While a lot had been written about these events, our books aim to explore the concept of commemoration and discuss its significance. Who gets remembered and perhaps more poignantly, who is forgotten? It won’t surprise many readers that the dominant memorial of this period are the War of Independence monuments, totalling 193. After all, Cork was the most active and bloodiest theatre in this conflict. Communities are generally united in celebrating these events. Cork is littered by ambushes, many of which are commemorated: Some successful engagements, others not so. Kilmichael is of course one of the country’s most famous, but the Dripsey or Clonmult monuments tell the tales of IRA disasters too. 1916 monuments, formerly quite sparse, exploded during the centenary celebrations in 2016. This reveals a picture of the true extent, of Cork’s connection to the Easter Rising, which is tackled in the book.
The Civil War monuments are a lot trickier. How does one commemorate an event, which divided families, as well as split the social fabric of Ireland? This made a fascinating case study. There are only 48 of those in the county, 34 which can be considered republican, whereas there are only eight Free State Memorials. The language of the Republican memorials often communicates unfinished business or tend to claim a continuum from the WOI. Captain Kennefick’s monument in Coachford, uses language, which is no way conciliatory, declaring he was ‘killed by traitor’s hands’. Free State soldiers are less represented, often because those who were killed were not local, but also there was not a will to do so in Cork. One of the exceptions to this was the Celtic Cross erected to the men blown up by a mine outside Macroom. The explosion was so large, body parts were found in far flung fields.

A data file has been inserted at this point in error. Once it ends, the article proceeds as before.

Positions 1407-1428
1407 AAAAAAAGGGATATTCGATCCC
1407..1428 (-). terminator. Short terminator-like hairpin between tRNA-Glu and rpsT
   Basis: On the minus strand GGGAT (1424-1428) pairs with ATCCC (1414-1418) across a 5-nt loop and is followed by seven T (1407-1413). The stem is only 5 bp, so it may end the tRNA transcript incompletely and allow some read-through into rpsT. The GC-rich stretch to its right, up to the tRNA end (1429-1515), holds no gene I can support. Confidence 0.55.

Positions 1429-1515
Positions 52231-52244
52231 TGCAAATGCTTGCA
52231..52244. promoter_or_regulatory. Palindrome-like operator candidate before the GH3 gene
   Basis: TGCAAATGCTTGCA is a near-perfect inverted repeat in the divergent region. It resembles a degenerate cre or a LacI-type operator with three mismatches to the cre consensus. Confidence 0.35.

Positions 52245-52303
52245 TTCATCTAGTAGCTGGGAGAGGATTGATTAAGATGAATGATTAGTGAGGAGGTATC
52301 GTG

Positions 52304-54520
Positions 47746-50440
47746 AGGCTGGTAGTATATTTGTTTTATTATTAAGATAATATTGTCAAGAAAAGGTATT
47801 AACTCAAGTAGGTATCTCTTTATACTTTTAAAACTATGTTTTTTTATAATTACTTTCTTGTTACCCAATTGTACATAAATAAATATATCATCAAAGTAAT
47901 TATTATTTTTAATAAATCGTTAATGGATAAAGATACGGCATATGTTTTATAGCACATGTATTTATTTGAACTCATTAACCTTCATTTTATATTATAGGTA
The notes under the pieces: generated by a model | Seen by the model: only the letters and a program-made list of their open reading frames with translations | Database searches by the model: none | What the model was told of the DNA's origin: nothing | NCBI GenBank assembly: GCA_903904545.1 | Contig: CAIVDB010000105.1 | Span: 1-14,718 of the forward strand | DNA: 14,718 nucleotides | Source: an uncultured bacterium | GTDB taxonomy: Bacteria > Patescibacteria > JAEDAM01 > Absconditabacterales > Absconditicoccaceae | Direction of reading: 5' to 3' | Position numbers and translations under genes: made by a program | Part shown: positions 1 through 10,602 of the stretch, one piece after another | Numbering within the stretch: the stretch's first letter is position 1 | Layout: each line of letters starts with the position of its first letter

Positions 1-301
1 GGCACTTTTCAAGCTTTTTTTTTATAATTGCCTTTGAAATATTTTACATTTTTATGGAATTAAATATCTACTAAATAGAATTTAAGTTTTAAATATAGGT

We also included the ever-growing Great War monuments. Far from celebrating one of the most destructive wars in humanity, the memorials tended to be private mourning for lost ones, many of whom were never returned to be buried – lost in the muddy trenches of Europe or the icy waters of the Atlantic. In the main, they were only displayed inside the churches of Protestant communities. This could be captured in marble, brass, or if you were from a wealthy and influential family, on a stain glass window. Sadly, any association with British military in the new Free State was problematic and commemorating your lost father, bother, husband who wore the British uniform, was more challenging for Catholics. There were some early exceptions in the 1920s such as memorials that were erected in Cork City or Kinsale to the Great War dead. More modern outdoor examples are to be found today in Fermoy, Midelton, Bandon and Castletownbere. A memorial in Lislevane in Barryroe, commemorates many of the ordinary sailors and stokers who perished in the Battle of Jutland.